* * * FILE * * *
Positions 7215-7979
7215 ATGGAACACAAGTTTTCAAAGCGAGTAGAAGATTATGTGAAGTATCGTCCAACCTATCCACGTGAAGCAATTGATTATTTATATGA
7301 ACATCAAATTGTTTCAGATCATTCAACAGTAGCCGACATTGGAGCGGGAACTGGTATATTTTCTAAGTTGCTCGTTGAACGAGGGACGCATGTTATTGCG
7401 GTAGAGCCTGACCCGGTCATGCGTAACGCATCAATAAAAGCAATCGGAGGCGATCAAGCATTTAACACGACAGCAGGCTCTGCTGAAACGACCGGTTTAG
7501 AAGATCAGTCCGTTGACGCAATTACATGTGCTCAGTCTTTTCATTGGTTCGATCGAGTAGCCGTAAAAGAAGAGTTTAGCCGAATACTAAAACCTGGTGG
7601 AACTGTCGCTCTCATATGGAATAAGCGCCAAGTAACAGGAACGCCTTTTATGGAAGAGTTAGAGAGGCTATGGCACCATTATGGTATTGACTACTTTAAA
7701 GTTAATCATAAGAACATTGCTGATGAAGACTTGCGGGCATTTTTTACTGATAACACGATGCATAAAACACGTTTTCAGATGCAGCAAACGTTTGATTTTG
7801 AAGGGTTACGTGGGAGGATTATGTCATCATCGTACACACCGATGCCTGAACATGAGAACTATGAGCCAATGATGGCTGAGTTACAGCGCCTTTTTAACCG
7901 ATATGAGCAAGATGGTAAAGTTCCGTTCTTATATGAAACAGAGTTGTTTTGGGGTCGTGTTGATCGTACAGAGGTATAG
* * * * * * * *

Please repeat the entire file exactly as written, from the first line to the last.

Positions 7215-7979
7215 ATGGAACACAAGTTTTCAAAGCGAGTAGAAGATTATGTGAAGTATCGTCCAACCTATCCACGTGAAGCAATTGATTATTTATATGA
7301 ACATCAAATTGTTTCAGATCATTCAACAGTAGCCGACATTGGAGCGGGAACTGGTATATTTTCTAAGTTGCTCGTTGAACGAGGGACGCATGTTATTGCG
7401 GTAGAGCCTGACCCGGTCATGCGTAACGCATCAATAAAAGCAATCGGAGGCGATCAAGCATTTAACACGACAGCAGGCTCTGCTGAAACGACCGGTTTAG
7501 AAGATCAGTCCGTTGACGCAATTACATGTGCTCAGTCTTTTCATTGGTTCGATCGAGTAGCCGTAAAAGAAGAGTTTAGCCGAATACTAAAACCTGGTGG
7601 AACTGTCGCTCTCATATGGAATAAGCGCCAAGTAACAGGAACGCCTTTTATGGAAGAGTTAGAGAGGCTATGGCACCATTATGGTATTGACTACTTTAAA
7701 GTTAATCATAAGAACATTGCTGATGAAGACTTGCGGGCATTTTTTACTGATAACACGATGCATAAAACACGTTTTCAGATGCAGCAAACGTTTGATTTTG
7801 AAGGGTTACGTGGGAGGATTATGTCATCATCGTACACACCGATGCCTGAACATGAGAACTATGAGCCAATGATGGCTGAGTTACAGCGCCTTTTTAACCG
7901 ATATGAGCAAGATGGTAAAGTTCCGTTCTTATATGAAACAGAGTTGTTTTGGGGTCGTGTTGATCGTACAGAGGTATAG